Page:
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Tuesday, May 06, 2008

Great Marsh Trail

Fred and I went down to the Great Marsh Trail on Mason Neck on Tuesday to check out the eagle's nest we saw last month. Unfortunately, the trees had leafed out far enough that we could barely see the nest, let alone what was in it. We didn't see any adults sitting around the tree, nor did we see any other raptors. No osprey, no red-tailed hawk, no harriers. It was pretty dead. We did see this rough greensnake hanging out around the deck area. I've seen them before in trees at Huntley Meadows. It was very docile, and according to the field guides, do not bite. It didn't move at all when I touched its back. In addition to the snake, we saw many male and female orioles, the ubiquitous great blue heron, a brilliant scarlet tanager and a common yellowthroat, however none photographable!

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Monday, May 05, 2008

Gravelly Point I -- Bobolinks

There have been reports on the Virginia Birding email list about Bobolinks at Gravelly Point, a little parking lot and park just north of Washington National Airport. People like to go there and watch the planes take off and land. It was a beautiful day. So, Fred and I packed up the scope, the binoculars and the cameras, threw the top down on the Miata, and headed up the George Washington Parkway to see what we could see. Within about 30 seconds of arriving, we saw our first bobolinks. They are flocking birds, so we saw little groups of them. This one has three males and one female (the topmost bobolink).

I just liked this picture.

A good one showing the distinctive back view of the Bobolink. Black breast, distinctive back. Interesting!

The reports on the VA Bird list said that everytime a plane took off, the bobolinks would fly up, and they were right. Because of the wind, the planes were taking off right over our heads, and every time, a flock of bobolinks would fly. It was great fun. We would wait until a plane started coming down the runway, then watch for the bobolinks.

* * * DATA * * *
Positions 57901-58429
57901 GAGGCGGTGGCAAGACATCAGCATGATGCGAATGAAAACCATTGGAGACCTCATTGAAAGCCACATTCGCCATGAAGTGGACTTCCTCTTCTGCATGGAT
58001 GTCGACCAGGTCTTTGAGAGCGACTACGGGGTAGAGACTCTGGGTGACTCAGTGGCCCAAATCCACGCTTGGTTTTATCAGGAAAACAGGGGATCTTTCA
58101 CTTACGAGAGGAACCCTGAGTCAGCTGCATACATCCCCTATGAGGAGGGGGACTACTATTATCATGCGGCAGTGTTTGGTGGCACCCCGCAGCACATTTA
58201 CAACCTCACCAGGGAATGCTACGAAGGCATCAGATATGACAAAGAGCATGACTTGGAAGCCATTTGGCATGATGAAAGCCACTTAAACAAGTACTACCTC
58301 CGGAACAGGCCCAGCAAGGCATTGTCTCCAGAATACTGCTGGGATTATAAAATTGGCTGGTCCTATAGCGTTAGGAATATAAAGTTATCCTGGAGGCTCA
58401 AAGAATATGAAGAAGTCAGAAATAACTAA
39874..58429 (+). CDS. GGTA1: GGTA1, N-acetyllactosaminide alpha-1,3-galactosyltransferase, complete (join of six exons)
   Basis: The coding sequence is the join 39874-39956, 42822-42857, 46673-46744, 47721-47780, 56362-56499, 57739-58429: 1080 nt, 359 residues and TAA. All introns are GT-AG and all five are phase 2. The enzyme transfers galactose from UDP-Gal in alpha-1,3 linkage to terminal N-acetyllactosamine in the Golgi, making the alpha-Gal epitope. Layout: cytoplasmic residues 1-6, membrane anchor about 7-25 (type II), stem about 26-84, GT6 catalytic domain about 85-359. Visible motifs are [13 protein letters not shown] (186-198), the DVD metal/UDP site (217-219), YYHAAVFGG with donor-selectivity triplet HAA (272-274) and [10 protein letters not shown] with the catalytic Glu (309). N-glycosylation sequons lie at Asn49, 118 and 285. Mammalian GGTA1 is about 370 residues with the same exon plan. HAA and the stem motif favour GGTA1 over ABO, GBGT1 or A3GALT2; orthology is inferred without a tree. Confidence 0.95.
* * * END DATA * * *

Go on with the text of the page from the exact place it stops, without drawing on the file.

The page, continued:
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Gravelly Point II -- Other Birds

This redwinged blackbird flew up to within about 10 feet from me in the little copse of pine trees we were sitting in, red epaulets ablazing. He picked at some trash he found, then posed obligingly for me, though his red was withdrawn by this time.

We also got a picture of a duck. Hey, we take what comes. Apparently Gravelly Point is a landing spot for the amphibian tour boat. Just a few minutes later, it went by on the George Washington Parkway behind us.

The first bird I saw at Gravelly Point (ok, some pigeons were first--I should say the first interesting bird) was this Eastern Kingbird. It was perched on the top of some pine trees when I first saw it. We later perched below the same pine trees to watch the bobolinks.

Bikers, walkers, joggers all were busily travelling on the Mt Vernon Bike trail behind us. It was a beautiful day!
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Sunday, May 04, 2008

Monticello, VA

Fred and I visited Monticello, near Charlottesville, VA. This was the home of Thomas Jefferson, 1st Secretary of State, 2d Vice President of the US and 3rd President, as the guide informed us.
While the guide talked to us about the "nickle view", above, the view of Monticello that used to be on the nickle (what will they say now?) and the dependencies that were built with underground passages so that the slaves and others could go about their work without going outside, I was easily distracted by the Baltimore Oriole singing away in the tree next to us.

No other birds of note, but this was the first Baltimore Oriole of the year for me! It was a gray and gloomy afternoon and quite windy, so I'm happy with the photo. Amazed it's this near to being in focus!